Coleus neochilus (Schltr.) Codd (= Plectranthus neochilus Schltr.)
Common names: smelly coleus, blue coleus, lobster flower (Eng.); rotstuinsalie (Afr.)
This is a hardy, versatile, aromatic herbaceous perennial, which forms an attractive groundcover even when the plant is not in flower and is suitable both for shady subtropical and sunny water-wise gardens.
Coleus neochilus is a decumbent to erect, much branched, bushy, aromatic, succulent herb, which grows 200–500 mm high and up to 600 mm wide. In some regions, such as in Namibia, it occurs as an annual. The leaves are succulent, grey-green, obovate, finely hairy, often slightly sticky to the touch, margins crenate with 5–6 pairs of teeth.
The deep blue and purple flowerheads are borne throughout summer, from spring (September) until autumn (April), with the peak flowering season in autumn. The inflorescence is a terminal spike-like raceme 60–150 mm long. The floral bracts are large, keeled, greenish-cream to purplish with dark purple tips and form a square, 4-angled coma (leaf-like head) at the tip of the inflorescence. These bracts drop soon after the flower opens.
The flowers are in 6-flowered verticils, more densely spaced towards the tip of the inflorescence. The flower is light blue to blue-purple, 12–20 mm long, the corolla tube slightly bent in the middle and expanding towards the throat. The upper lip is bluish-white, 2 mm long, the lower lip is boat shaped and up to 11 mm long. Seed is a dark brown, 1 mm, ovoid nutlet.
Least Concern (LC), Coleus neochilus is not threatened.
Distribution and habitat
Plants can be found growing naturally in dry thicket, usually under trees in open and sometimes rocky woodland and among rocks in grassland and in bushveld, in the Eastern Cape, KwaZulu-Natal, Mpumalanga, Gauteng, Limpopo and North West provinces in South Africa, as well as in Eswatini, Zimbabwe, Zambia, Namibia and Botswana.
Derivation of name and historical aspects
The name Coleus is derived from the Greek koleos, meaning ‘a sheath’, and refers to the fused stamens of the type species for the genus, and a character that at one time was thought to be diagnostic for this genus. The species name neochilus is also derived from Greek, neos meaning ‘new’ or ‘modified’ and chilos, ‘a lip’, referring to the corolla.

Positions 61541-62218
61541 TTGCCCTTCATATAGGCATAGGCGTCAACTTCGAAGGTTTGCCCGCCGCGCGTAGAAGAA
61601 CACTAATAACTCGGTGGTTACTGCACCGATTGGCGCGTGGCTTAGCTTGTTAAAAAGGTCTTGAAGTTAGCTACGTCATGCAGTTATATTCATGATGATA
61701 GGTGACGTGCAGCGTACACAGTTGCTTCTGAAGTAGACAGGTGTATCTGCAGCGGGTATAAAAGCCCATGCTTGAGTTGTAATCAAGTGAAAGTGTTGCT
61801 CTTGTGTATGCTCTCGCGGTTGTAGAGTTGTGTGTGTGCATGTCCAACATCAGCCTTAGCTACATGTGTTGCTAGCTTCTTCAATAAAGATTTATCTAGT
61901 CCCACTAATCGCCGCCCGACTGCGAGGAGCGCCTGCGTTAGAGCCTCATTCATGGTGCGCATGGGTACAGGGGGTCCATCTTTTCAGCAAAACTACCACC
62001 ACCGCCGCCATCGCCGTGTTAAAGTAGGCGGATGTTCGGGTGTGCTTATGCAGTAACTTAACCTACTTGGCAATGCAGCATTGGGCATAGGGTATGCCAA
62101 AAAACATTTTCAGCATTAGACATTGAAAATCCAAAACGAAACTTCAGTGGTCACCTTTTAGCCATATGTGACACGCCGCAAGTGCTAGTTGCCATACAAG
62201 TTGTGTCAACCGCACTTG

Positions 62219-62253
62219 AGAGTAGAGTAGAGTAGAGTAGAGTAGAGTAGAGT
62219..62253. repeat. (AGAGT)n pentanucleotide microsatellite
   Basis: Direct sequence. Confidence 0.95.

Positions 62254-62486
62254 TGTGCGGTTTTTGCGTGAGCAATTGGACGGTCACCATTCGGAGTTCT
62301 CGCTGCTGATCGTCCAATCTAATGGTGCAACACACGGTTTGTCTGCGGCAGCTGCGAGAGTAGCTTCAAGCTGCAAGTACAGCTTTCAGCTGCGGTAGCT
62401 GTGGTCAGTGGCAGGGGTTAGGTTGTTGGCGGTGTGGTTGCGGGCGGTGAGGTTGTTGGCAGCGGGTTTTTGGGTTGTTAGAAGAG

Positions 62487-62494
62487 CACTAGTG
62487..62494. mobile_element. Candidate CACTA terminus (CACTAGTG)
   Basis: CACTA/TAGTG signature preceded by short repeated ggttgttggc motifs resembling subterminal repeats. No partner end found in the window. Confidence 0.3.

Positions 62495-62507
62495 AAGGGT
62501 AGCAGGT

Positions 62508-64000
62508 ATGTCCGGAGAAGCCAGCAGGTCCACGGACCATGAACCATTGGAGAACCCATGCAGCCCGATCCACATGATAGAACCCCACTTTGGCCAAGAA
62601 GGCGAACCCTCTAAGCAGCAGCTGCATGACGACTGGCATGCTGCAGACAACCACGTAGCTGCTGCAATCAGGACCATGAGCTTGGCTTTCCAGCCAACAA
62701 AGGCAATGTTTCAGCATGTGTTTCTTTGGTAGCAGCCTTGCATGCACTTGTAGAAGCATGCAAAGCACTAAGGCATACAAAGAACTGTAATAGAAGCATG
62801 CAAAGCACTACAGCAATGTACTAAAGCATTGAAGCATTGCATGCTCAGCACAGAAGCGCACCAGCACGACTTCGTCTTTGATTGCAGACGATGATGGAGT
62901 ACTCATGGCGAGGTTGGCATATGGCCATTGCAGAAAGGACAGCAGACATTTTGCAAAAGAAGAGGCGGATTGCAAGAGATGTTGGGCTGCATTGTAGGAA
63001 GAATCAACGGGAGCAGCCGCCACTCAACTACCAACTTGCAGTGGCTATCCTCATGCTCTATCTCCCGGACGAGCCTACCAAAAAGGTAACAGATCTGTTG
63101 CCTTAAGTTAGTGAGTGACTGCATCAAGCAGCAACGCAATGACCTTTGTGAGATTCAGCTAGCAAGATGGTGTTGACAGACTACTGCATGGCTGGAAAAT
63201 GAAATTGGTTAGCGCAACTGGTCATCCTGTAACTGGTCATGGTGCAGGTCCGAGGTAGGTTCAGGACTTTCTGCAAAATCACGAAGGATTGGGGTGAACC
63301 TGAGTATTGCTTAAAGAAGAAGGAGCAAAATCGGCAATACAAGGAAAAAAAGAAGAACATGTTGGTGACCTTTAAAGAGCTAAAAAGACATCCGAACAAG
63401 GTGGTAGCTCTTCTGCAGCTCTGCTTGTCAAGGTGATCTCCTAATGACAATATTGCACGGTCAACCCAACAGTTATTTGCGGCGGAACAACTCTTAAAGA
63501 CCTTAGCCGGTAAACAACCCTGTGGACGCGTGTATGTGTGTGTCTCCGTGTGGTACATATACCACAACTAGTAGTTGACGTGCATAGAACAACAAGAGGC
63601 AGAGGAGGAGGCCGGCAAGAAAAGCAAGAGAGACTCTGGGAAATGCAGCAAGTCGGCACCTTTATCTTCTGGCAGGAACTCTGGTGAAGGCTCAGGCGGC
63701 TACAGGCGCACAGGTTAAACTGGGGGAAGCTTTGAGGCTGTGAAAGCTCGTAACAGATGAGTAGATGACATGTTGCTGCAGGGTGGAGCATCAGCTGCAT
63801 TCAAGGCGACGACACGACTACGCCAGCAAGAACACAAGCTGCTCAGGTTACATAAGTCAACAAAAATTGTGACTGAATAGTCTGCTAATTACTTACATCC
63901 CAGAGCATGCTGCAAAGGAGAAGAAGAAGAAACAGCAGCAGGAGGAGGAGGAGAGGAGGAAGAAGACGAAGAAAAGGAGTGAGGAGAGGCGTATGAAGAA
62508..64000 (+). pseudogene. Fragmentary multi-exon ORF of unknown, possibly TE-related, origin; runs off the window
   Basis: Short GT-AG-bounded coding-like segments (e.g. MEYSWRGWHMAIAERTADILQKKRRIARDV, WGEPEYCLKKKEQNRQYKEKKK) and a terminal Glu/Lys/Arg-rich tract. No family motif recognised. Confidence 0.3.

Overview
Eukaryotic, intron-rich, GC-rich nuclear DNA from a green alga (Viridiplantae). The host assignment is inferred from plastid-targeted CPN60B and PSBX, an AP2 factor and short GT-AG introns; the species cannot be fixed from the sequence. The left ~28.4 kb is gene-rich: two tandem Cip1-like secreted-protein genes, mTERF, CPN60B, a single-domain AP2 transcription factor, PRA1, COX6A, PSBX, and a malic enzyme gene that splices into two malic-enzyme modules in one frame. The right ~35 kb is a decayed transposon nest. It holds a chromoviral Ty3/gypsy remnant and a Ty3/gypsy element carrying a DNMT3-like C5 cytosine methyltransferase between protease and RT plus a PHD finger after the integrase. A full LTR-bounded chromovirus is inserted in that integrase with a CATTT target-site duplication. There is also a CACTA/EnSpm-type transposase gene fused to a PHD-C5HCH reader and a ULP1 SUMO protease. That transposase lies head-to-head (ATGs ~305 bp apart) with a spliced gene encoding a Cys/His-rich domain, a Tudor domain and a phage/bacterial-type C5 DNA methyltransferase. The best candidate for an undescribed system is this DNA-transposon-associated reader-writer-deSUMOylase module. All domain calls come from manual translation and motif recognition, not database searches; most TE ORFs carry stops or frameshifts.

This species was named by Schlechter in 1896, as Plectranthus neochilus, and was moved by Codd into Coleus in 1961 and then back into Plectranthus in 1985. Molecular studies on Plectranthus and closely related genera by Paton et al show that the old definition of the genus Plectranthus does not have a single common ancestor, and that it contains a distinct clade including the type species of the former genus Coleus. As a result, the genus Coleus was re-instated in 2019. This species falls within the ‘coleus clade’ and was, therefore, moved back into Coleus by Paton et al in 2019.
Coleus neochilus flowers are visited by carpenter bees, bees and other flying insects.
Coleus neochilus thrives in hot, dry areas. This may be attributed to its succulent stems and leaves and to the light coloured, grey-green foliage, which is often associated with water-wise plants. The succulent stems and leaves store water and prevent wilting, and the light coloured leaves reflect the sun’s rays, keeping the plant cool and ultimately reducing transpiration.